‘I’d love to do a music video with Shah Rukh’

In conversation with Chris Gayle, Ravichandran Ashwin, Rohit Sharma and Umar Akmal
Open T20 World Cup conversation ~ V
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 THE ENTERTAINER Chris Gayle wowed the media and fans alike with his Gangnam dance gigs

In this concluding edition of Open World Twenty20 Conversations, BORIA MAJUMDAR speaks to the tournament’s star performer (in more ways than one) CHRIS GAYLE, Indians RAVICHANDRAN ASHWIN and ROHIT SHARMA, both currently in South Africa for the Champions League Twenty20, and Pakistan batsman UMAR AKMAL, who had a very good tournament and is in demand for Australia’s Big Bash League

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‘I’d love to do a music video with Shah Rukh’

Q Chris, congratulations on the victory. What does this mean for West Indies cricket?

Gayle: It’s great for West Indies cricket. We needed to win a big world-level tournament for our fans back home and this has been a fantastic victory. This will give cricket in the West Indies a huge fillip. We are all thrilled and the celebrations continued late into the night. We hadn’t won a major tournament in years and for that reason too it is a great victory for us.

Q What’s the secret of the Gangnam dance? You seem to have mastered the moves. After the final you just could not stop dancing.

Gayle: (Laughs) I am practising the moves regularly. It is a Southeast Asian dance (by Korean rapper Psy) and has many million views on the web. I loved it and felt fans would love to see it in celebration of a wicket. I did not expect it to become as popular, though, but I can promise that you will see more of it in the days to come. It allows me to enjoy the game better and is also something fans look forward to seeing me do in the middle.

Q I am told you also want to foray into Bollywood.

Gayle: I had said this when I was in India the last time for the IPL. I would actually love to do a music video with Shah Rukh Khan. I think it will be very popular among cricket fans. I am good friends with a number of Bollywood stars and love to see some of the stuff they do. A music video will be good fun, I think.

Q I am sure your supporters in India will love it. Is it true you have your biggest fan base in India?

Gayle: I love India, just love it. The supporters treat us cricketers like demigods and it is just unbelievable to play in front of such crowds in India. Everywhere I go, people warm up to me and have always extended a hand of friendship. The IPL has given my cricket career a new fillip and I’d love to keep going back to India and keep performing in front of the most passionate cricket fans in the world.

Q You say the IPL has given your career a new fillip. Do you now want to play all forms of the game or do we just see you play T20 cricket all over the world?

Gayle: I want to play all forms of the game, especially Test cricket. There is no doubt that playing for the West Indies means a lot to me and getting a Test hundred for the West Indies is a very special feeling. Having said that, T20 cricket, I think, has a huge future. People enjoy watching T20 cricket and I just love the format. I am able to dominate it, play my shots and entertain fans. That’s what sport is all about—entertainment.

Q What’s in store for Chris Gayle over the next twelve months?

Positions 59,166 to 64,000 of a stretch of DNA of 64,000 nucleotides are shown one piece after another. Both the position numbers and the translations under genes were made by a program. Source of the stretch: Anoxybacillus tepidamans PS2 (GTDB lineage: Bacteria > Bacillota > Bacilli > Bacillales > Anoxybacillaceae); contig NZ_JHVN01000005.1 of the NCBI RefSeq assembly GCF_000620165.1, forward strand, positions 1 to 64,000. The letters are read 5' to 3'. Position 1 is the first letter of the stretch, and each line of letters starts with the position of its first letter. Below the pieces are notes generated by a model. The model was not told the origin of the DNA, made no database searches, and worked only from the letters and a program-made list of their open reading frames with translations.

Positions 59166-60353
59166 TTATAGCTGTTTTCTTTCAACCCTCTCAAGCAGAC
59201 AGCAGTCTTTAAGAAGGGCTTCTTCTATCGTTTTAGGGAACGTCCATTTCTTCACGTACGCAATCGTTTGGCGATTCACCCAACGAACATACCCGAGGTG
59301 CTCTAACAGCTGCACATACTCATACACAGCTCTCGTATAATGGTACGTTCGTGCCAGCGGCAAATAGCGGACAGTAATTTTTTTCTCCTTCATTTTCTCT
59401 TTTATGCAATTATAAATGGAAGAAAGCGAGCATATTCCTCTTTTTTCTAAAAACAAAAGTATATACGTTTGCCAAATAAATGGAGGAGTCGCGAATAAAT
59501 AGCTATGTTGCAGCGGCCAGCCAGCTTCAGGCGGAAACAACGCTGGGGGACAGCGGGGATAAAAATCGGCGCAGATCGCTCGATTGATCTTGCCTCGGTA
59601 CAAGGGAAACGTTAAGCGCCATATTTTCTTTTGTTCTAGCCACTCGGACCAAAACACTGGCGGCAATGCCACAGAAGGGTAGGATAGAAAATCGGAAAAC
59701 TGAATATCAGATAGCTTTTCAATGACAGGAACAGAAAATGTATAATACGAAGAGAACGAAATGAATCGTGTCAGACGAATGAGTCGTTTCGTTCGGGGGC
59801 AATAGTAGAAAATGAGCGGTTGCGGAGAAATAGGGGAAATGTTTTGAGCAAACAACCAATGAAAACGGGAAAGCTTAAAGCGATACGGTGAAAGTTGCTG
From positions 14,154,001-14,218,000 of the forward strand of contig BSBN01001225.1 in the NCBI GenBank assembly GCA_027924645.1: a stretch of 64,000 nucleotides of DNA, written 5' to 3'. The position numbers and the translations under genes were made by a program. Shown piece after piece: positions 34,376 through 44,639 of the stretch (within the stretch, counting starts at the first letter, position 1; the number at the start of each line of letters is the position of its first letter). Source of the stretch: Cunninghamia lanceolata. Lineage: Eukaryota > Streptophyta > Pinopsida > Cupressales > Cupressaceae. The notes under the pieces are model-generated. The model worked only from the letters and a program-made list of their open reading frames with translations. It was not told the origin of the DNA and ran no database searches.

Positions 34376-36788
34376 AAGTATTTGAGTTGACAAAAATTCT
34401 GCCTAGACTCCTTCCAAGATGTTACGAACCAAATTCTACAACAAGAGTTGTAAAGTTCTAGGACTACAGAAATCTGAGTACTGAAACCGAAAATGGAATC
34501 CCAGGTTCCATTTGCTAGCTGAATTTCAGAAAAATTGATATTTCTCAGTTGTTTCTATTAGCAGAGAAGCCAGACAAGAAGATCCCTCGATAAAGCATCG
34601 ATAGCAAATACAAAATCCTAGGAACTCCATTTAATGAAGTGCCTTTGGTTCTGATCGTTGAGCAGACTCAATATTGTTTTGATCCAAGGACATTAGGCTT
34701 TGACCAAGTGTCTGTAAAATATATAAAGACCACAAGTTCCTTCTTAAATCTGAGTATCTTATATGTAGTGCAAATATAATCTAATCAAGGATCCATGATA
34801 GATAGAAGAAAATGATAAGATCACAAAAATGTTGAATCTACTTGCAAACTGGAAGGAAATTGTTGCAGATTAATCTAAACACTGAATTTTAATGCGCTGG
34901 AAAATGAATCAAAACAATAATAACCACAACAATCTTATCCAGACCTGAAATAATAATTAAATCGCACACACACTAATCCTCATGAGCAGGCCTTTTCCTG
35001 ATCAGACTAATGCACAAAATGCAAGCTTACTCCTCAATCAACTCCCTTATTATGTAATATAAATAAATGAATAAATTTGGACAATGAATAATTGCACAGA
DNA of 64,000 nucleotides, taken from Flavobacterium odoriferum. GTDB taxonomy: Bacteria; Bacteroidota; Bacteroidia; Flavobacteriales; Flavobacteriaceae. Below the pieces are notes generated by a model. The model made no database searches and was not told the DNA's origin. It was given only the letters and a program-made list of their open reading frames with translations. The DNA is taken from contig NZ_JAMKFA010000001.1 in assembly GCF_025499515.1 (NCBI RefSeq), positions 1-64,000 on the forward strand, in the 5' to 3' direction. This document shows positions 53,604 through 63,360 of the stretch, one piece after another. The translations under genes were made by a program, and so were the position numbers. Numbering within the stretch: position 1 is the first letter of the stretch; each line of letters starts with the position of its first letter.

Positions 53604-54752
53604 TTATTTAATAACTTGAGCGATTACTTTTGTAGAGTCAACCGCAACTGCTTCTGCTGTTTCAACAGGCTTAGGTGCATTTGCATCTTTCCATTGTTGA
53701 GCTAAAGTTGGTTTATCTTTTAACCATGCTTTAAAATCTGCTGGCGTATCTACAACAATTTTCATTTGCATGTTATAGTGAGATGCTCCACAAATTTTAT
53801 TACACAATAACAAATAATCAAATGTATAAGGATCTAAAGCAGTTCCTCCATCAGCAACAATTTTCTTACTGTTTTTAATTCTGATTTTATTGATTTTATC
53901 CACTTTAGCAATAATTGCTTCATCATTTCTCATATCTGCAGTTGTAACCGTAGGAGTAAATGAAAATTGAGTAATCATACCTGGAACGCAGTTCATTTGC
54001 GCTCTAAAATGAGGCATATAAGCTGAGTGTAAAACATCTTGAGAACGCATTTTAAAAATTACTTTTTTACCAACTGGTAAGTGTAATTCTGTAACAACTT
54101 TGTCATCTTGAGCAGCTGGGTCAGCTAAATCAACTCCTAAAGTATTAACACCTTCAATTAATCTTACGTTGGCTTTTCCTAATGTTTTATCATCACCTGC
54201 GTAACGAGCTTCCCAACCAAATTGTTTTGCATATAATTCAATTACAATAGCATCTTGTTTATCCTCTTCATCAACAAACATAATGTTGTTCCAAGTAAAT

Gayle: Keep scoring runs wherever I play. I want to win more and more games for my team and am also looking forward to playing the IPL in 2013. I have dominated the IPL over the past two years, but haven’t won the trophy yet. I would love to do that in 2013. We are next playing in Bangladesh in November in a series that has two Test matches, five one-dayers and a T20. Then I will be going to Australia to play the Big Bash league. I will keep busy for the rest of the year, no doubt, and hope to be able to perform many more Gangnam dances for fans in the weeks to come (laughs).

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‘I’ll have a mental edge against the English’

Q You had a very good World Twenty20 and you are now India’s best spinner in all formats of the game. I remember your saying pressure is something you thrive on. With two important and difficult series coming up (against England and Australia), are you starting to gear up mentally?

Ashwin: Thanks for that compliment. I don’t look at things that way. I have always enjoyed challenges and I will once again tell you that difficult situations bring out the best in me. Take the match against Pakistan in the World Twenty20. They had put together a partnership and it was important that I got Shoaib Malik and Umar Akmal out. Had they batted for another three-four overs, Pakistan would have reached 150 plus. I am glad I could get both out and [we] restricted them to under 130. It is important for a bowler to want to bowl in pressure situations. Against South Africa, I regret the no ball against Robin Peterson. Had we got that wicket, with South Africa still 14 runs adrift of the 121-run target, we may still have restricted them to under 121. I had 11 balls left in my spell and was looking to pick up a couple more wickets.

Q It is almost a given that you need to pick up a lot of wickets in the eight Tests for us to win the series. And these eight Tests will in many ways determine the future of Indian cricket.

Ashwin: Without doubt, we have a huge season ahead. And I am looking forward to doing well for India against England and Australia. I am working on a couple of new things and am confident of doing well. You can never set a target in terms of picking wickets. Rather, you should focus on bowling well, doing well in pressure situations and doing well for the team. Numbers can take care of themselves. So, that is what I will aim to achieve in the season ahead.